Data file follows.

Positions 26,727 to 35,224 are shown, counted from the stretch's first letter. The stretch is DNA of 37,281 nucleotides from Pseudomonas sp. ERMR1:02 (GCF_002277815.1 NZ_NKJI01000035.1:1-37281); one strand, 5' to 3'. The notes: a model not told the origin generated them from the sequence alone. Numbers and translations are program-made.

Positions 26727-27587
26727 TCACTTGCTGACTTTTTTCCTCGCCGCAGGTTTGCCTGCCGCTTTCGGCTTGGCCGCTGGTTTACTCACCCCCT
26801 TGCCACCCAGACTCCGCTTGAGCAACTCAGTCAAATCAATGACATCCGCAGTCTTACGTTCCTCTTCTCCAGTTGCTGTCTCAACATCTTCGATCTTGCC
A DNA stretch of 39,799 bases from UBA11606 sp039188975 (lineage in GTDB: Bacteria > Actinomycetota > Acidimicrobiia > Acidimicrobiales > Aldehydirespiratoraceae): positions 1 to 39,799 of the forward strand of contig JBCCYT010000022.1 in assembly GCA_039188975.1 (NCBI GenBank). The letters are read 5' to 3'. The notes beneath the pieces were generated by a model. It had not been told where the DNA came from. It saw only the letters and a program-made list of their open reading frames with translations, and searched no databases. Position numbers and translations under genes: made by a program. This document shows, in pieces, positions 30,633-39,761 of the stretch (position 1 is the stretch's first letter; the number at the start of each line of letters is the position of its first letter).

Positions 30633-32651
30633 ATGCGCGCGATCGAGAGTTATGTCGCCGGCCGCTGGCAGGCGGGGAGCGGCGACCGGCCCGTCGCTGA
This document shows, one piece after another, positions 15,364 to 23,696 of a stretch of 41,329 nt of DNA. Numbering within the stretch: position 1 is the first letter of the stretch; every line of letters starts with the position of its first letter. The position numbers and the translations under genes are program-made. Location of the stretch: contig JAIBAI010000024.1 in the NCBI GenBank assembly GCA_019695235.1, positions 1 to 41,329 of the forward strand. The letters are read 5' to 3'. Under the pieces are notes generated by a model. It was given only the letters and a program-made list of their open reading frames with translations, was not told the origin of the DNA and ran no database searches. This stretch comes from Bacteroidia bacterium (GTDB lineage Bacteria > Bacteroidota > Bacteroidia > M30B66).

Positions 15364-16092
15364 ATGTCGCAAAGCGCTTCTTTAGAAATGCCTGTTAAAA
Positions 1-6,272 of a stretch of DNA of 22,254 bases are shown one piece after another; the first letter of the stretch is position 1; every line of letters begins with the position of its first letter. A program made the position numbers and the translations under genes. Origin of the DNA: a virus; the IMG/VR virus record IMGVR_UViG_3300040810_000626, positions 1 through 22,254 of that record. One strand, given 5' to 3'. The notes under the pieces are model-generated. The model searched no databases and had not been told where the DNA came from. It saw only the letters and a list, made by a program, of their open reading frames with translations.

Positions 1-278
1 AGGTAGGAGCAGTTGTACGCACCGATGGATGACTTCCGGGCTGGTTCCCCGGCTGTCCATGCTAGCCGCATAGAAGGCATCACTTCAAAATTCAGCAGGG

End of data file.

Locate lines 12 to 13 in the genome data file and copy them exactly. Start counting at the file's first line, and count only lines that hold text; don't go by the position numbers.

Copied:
Positions 1-278
1 AGGTAGGAGCAGTTGTACGCACCGATGGATGACTTCCGGGCTGGTTCCCCGGCTGTCCATGCTAGCCGCATAGAAGGCATCACTTCAAAATTCAGCAGGG